Julian Mann has been vicar of the Parish Church of the Ascension, Oughtibridge, South Yorkshire since 2000. Before ordaination he was a reporter for Retail Week.
Child care professionals in nurseries, schools, churches and various charitable and voluntary organisations could face a grave but so far not sufficiently recognised moral difficulty if the law is changed to make it mandatory for them to report any allegation of child abuse.
I cannot speak for other professionals, but we as parochial clergy are often responsible for both paid staff and volunteers who work with children. The official impression is unfortunately being given already that we as clergy are now legally required to report any allegation of child abuse against a staff member or a volunteer, and immediately to suspend the person against whom an allegation has been made.
Clearly, that mistaken impression about the current legal position is indicative of the power of the lobby that is pushing to make such reporting mandatory on professionals.
Child abuse is an appalling evil of which people calling themselves Christians have been guilty in our generation. We as clergy have a professional responsibility to work hard to make sure that our parish safeguarding policies are properly implemented. This is no easy task in the Church of England. Many Anglican churches, particularly in the north of England, have an active volunteer base of fewer than 70 adults.
It is by no means straightforward to find a suitable person to act as the parish church’s safeguarding officer, and in some cases this role is falling on the clergy themselves on top of all their other duties. But it is vitally important that we are vigilant for the sake of the children in our care and of the adults who serve them. The need for safeguarding and proper CRB checks is not in dispute.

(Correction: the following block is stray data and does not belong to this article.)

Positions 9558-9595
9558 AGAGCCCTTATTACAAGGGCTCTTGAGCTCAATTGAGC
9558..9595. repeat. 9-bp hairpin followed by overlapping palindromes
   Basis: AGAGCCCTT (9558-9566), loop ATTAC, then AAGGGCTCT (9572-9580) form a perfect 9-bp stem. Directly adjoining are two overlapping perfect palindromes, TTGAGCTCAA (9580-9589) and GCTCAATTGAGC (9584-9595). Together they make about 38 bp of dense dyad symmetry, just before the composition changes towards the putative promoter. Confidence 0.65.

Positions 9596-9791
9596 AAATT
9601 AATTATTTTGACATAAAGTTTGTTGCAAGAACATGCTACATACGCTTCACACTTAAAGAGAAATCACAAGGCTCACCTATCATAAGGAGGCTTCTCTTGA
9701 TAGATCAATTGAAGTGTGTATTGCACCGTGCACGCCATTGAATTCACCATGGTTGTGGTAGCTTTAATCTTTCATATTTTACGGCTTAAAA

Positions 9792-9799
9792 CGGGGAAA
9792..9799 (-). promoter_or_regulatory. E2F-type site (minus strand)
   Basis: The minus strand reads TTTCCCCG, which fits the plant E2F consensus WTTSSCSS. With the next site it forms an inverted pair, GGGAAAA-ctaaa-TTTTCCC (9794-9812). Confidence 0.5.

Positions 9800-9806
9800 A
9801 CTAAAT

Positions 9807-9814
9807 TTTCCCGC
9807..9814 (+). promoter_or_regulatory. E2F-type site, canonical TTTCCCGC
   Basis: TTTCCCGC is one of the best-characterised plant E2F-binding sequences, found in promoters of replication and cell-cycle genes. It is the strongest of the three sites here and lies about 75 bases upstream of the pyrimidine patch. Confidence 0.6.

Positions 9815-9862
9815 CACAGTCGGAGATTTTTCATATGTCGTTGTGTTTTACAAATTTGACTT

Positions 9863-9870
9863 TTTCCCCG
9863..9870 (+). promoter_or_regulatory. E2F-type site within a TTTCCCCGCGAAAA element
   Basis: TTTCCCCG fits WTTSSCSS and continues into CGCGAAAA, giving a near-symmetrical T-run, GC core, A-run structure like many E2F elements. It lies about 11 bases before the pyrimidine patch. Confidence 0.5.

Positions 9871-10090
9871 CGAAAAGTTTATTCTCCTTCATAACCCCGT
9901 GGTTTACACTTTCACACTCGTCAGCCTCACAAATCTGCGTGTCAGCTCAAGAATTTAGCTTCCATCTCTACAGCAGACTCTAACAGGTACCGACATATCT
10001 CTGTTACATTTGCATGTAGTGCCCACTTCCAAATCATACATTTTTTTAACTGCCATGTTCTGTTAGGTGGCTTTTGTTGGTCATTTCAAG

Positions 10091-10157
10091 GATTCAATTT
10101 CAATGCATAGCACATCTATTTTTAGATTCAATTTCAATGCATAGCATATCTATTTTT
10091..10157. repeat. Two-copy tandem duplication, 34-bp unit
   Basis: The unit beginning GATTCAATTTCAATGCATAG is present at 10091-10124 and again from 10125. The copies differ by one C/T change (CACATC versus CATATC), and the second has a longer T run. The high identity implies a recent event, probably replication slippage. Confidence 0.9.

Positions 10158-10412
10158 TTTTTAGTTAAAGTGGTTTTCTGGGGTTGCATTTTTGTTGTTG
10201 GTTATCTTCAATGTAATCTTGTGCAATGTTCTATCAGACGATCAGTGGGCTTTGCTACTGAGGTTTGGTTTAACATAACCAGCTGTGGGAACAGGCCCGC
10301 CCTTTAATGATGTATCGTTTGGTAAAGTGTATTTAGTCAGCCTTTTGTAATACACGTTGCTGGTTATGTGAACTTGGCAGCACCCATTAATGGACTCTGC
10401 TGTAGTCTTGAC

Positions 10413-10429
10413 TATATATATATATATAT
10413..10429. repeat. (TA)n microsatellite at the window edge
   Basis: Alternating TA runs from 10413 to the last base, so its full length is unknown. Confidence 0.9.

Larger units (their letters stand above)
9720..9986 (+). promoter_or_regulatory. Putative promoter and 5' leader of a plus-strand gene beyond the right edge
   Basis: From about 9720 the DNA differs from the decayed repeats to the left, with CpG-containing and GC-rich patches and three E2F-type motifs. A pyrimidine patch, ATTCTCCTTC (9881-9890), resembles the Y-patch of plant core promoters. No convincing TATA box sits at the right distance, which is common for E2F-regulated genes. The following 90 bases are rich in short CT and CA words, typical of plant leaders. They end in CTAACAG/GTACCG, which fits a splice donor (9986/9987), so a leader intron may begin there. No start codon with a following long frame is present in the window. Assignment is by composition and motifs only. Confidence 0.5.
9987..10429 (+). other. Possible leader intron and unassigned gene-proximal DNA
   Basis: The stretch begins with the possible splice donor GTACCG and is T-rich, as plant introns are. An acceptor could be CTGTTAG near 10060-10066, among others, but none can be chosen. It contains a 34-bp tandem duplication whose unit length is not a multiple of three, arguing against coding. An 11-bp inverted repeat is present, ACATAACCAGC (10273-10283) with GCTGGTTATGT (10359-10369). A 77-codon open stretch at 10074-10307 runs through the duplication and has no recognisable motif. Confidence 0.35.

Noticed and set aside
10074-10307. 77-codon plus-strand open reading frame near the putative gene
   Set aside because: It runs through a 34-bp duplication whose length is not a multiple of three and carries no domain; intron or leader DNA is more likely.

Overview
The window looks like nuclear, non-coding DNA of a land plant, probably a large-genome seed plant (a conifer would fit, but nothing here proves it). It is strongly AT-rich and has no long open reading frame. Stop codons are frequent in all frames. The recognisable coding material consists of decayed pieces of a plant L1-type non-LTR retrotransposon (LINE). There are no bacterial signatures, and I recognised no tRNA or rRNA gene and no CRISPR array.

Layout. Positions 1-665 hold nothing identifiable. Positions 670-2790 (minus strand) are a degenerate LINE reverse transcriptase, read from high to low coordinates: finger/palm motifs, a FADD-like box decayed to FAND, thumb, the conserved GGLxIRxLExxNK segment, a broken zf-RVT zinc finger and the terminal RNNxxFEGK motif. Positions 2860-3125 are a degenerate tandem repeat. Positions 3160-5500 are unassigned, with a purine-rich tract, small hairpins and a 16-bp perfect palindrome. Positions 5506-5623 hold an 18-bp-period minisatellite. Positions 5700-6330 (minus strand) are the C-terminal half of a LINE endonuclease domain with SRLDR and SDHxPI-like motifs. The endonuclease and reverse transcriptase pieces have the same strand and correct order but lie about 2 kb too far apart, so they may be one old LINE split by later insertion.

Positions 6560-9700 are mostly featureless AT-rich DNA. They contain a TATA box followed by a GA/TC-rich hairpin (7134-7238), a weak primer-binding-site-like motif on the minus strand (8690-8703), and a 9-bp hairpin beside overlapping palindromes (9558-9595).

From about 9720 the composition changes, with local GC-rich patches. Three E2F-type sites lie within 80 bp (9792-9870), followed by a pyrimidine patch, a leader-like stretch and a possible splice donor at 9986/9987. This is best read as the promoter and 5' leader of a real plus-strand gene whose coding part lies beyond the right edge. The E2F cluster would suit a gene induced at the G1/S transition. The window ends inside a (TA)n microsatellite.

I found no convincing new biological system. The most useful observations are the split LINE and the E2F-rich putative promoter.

But unfortunately sinful human beings, including those of us who attend churches, are also capable of inventing malicious falsehoods against a personal enemy when we know that it could damage them. In the current moral climate, it would be very helpful for us as professionals to know what legal redress under English law is available to those against whom false allegations are made. As well as rightly promoting child protection, organisations such as dioceses should surely inform their staff in plain English about the criminal and civil options open to potential victims of malicious falsehoods.
This is a separate question from the legal duty on anyone to report child abuse when they have witnessed it or seen its effects. This is about saving professionals from being forced to convey false allegations.
The will of Jesus Christ as revealed in the Christian Bible emphasises both the preciousness of children and the importance of telling the truth. If clergy become legally required to report all allegations of child abuse without being allowed to inform the accusers of their legal responsibilities or to advise the accused person of the options open to them, then we could be forced into acting as mouthpieces for malicious liars. A no-questions-asked duty immediately to report child abuse could force pastors into colluding with those who wish to bear false witness against their neighbours, contrary to the Ninth Commandment.
A change in the law on reporting would arguably see the victory of the prevalent ethos in the public sector which sees reporting allegations as a much more important imperative than the duty to safeguard a hitherto respectable person’s good name. But given the recent track record of various public sector workers in the police and in the NHS on truth-telling, why should their ethos be trusted to deliver progress on safeguarding?